Home / Politics / Less unambiguous verdict would have hurt BJP | India News

Less unambiguous verdict would have hurt BJP | India News

NEW DELHI: It is difficult to determine the impact, if any, that allegations of a scam in the Rafale deal had on the just-held assembly elections. By all indications, it was a combination of factors – from farm distress to fatigue with the incumbents to caste tensions, in short, a perfect melange of all possible adversities for BJP – which propelled Congress to the podium.

But it is not difficult to gauge the consequences for BJP if the Supreme Court had not okayed the Rafale deal on Friday. With Congress chief Rahul Gandhi accusing PM Narendra Modi of personal complicity in corruption, a setback in the court would have dealt a blow to BJP which plans to cash in on its claim to have provided a scam-free government and, in particular, the PM’s image as a corruption-buster.

BJP expects its probity plank to be a vote spinner and has viewed the allegations of Rafale scam as a ploy to blunt the edge it thinks it enjoys over Congress on this score. The party has maintained that Congress, which paid a heavy price for scams under UPA, “manufactured” the Rafale controversy only to level the playing field.

An adverse judgment, indeed, even a less favourable one with the court siding with the demand for a probe without commenting on the veracity of allegations, would have been like a gust of fresh wind for Congress’s campaign. It would also have been a validation for Rahul just when the victories over BJP in three Hindi-speaking states have boosted him vis-a-vis the PM. A less unambiguous order from the top court would have invested Rafale scam with a potency that it did not seem to have packed.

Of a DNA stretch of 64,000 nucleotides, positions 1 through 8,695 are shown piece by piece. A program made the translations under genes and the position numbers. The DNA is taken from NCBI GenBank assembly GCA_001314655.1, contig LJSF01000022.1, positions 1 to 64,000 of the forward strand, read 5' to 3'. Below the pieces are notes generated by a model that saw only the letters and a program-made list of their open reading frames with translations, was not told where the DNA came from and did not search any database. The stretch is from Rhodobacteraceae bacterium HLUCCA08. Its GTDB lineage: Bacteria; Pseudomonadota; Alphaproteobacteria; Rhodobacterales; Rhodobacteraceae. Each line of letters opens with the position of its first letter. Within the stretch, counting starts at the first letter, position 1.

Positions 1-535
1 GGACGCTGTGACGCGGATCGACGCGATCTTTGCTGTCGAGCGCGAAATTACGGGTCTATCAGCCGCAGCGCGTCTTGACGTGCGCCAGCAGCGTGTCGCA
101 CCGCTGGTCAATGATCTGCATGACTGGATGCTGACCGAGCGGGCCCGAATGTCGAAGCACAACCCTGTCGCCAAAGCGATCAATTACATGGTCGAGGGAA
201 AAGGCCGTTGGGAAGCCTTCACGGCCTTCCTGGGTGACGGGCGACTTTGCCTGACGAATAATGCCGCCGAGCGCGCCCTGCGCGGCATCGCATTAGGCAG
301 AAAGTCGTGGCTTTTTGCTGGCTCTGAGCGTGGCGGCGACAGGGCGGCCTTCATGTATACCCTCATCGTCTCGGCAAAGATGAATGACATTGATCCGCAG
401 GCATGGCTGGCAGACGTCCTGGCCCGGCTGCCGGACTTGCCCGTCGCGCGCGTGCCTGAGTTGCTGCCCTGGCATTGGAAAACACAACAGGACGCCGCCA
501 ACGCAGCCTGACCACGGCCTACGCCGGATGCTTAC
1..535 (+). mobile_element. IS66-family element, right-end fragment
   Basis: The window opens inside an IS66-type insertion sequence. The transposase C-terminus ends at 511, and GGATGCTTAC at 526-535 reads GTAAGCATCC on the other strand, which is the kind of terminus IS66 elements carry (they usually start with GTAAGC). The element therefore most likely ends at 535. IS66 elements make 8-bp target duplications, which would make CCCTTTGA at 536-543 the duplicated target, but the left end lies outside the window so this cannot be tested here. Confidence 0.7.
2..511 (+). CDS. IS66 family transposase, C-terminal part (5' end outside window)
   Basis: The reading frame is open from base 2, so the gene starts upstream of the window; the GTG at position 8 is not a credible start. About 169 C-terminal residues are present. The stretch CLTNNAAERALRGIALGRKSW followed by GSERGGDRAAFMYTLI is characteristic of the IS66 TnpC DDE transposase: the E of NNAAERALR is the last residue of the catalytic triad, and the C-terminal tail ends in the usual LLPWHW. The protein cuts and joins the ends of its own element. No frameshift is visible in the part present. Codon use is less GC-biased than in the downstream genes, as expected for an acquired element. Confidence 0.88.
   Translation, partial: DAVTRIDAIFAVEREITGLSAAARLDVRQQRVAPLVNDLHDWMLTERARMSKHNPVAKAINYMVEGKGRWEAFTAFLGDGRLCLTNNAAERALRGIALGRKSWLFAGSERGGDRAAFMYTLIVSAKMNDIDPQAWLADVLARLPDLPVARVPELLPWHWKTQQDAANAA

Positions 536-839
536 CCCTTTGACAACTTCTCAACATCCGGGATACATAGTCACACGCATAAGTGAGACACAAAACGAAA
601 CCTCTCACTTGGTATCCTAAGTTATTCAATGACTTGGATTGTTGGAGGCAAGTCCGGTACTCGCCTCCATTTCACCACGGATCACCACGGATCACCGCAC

The relief of BJP, which was angry over the attempt to draw what it called a “fake equivalence” over the issue of corruption, found expression in the aggression of party chief Amit Shah, members of the Union cabinet, chief ministers and its MPs, usually a listless lot, in both Houses. Shah raised questions about Congress’s intent and the “source” of information Rahul had based his allegations on. Finance minister Arun Jaitley spoke about the role of people with “conflict of interest” who had joined the fray as “commentators”, a curious formulation which many interpreted as a reference to the alleged role of Dassault’s rivals and their lobbyists.

The warfare is not going to abate soon. Congress continued with its aggression, distancing itself from the PILs seeking judicial intervention which were widely seen as “proxy petitions” and demanding a JPC probe. Having raised the matter to such a pitch, it cannot be expected to drop it suddenly. But the difference is that the court order may have raised the credibility bar just a bit higher for them and they will have to wait until a dramatic turn, like the expose by Swedish Radio about payment of bribes to Indians involved in the purchase of Bofors artillery guns during Rajiv Gandhi’s prime ministership, to turn the Rafale purchase into a stick to beat Modi with.

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